New Hampshire commission grapples over school-funding answer

Bill Ardinger 2020

‘It is now the time to face this issue head on,’ says attorney Bill Ardinger, a member of the Commission to Study School Funding, of the ‘first and last dollar’ question.

Twenty-seven years have passed since the New Hampshire Supreme Court ruled that the state Constitution “imposes a duty on the state to provide a constitutionally adequate education to every educable child in the public schools in New Hampshire and to guarantee adequate funding.”

This week, the Supreme Court will hear oral arguments in the latest round of school funding litigation brought by the ConVal, Winchester, Masonic and Monadnock Regional school districts, which charge that the state has yet to fulfill its duty to fund the cost of an adequate education.

Meanwhile, the Commission to Study School Funding, which was formed to calculate the cost of an adequate education, propose a means to pay for it and devise a formula

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IEA chief praises Little’s school-funding restoration move as ‘positive step’ | Eye on Boise

Idaho Education Association President Layne McInelly issued a statement today welcoming Gov. Brad Little’s announcement that he’ll fully restore the $99 million cut from the K-12 school budget this year as “welcome and encouraging news.” McInelly had called for the funding restoration earlier this week after state revenues came in well ahead of projections. Today’s announcement is that the state will tap federal CARES Act funds to make up the cuts. Here is McInelly’s full statement:

“Today’s announcement from Governor Little that $99 million will be made available to Idaho’s K-12 public schools is welcome and encouraging news. These funds essentially backfill the $98.7 million that was held back in the early stages of the COVID-19 crisis and will certainly be put to great use for students and professional educators. Opening our schools safely requires additional personnel and resources, and this restoration of funds will enable school districts to better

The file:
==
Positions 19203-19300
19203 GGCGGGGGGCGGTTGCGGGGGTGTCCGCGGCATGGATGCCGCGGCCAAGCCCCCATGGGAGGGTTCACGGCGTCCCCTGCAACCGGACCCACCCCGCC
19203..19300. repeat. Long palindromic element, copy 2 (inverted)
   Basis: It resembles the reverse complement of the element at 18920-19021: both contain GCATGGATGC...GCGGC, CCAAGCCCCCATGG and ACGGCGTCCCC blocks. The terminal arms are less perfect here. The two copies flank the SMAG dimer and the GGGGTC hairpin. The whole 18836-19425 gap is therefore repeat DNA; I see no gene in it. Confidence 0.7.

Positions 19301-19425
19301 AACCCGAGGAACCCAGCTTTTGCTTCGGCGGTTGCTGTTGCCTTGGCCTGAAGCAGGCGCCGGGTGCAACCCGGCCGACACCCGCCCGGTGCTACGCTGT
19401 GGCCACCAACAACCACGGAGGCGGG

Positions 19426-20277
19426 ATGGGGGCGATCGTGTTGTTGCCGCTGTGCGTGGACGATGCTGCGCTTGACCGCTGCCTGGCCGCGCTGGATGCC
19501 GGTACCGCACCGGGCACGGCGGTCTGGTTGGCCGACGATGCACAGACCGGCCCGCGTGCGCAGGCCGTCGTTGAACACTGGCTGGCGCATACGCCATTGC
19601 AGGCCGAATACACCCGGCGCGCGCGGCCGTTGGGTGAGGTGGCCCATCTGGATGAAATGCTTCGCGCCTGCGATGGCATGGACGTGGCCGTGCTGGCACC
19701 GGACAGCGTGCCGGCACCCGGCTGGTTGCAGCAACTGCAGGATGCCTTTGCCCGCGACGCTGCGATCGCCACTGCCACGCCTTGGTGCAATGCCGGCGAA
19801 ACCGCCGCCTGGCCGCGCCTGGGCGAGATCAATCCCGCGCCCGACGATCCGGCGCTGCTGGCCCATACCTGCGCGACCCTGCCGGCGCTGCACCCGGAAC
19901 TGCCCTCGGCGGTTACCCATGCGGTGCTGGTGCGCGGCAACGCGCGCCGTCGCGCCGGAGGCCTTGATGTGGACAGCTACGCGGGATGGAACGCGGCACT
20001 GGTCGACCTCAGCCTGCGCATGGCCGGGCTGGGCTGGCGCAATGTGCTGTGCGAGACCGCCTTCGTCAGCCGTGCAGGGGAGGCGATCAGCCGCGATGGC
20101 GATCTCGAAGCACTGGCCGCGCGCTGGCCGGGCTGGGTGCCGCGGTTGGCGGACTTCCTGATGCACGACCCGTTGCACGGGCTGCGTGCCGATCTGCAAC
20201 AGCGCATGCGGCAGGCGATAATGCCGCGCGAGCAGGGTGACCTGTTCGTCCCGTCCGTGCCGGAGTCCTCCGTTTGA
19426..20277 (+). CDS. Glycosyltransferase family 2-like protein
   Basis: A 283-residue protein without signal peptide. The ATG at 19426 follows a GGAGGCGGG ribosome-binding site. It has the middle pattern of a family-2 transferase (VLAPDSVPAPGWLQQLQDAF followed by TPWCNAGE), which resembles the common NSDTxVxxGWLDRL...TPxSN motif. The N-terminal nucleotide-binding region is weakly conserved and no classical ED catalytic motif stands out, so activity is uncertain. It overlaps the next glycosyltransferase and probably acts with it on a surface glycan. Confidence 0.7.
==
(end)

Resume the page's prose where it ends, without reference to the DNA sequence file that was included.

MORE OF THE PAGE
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Time to overhaul Michigan’s arbitrary school-funding model

As chairman of Barton Malow Enterprises, I can tell you firsthand Michigan’s businesses rely on our K-12 schools to prepare students for the real world and careers in the global economy.

Unfortunately, long before and during the COVID-19 pandemic, Michigan has failed to invest in a K-12 school funding approach that meets the individual needs of all students and positions them for success.

The pandemic has shined a bright light on the enormous inequities and lack of fairness in how we fund our schools that limit opportunities for students to one day compete for jobs.

The public health crisis has also shined a huge spotlight on the glaring disparities already in place due to our obsolete school funding approach. One example is the digital divide, which magnifies the lack of access to technology and broadband across our state. How can we prepare students for 21st century careers if they don’t

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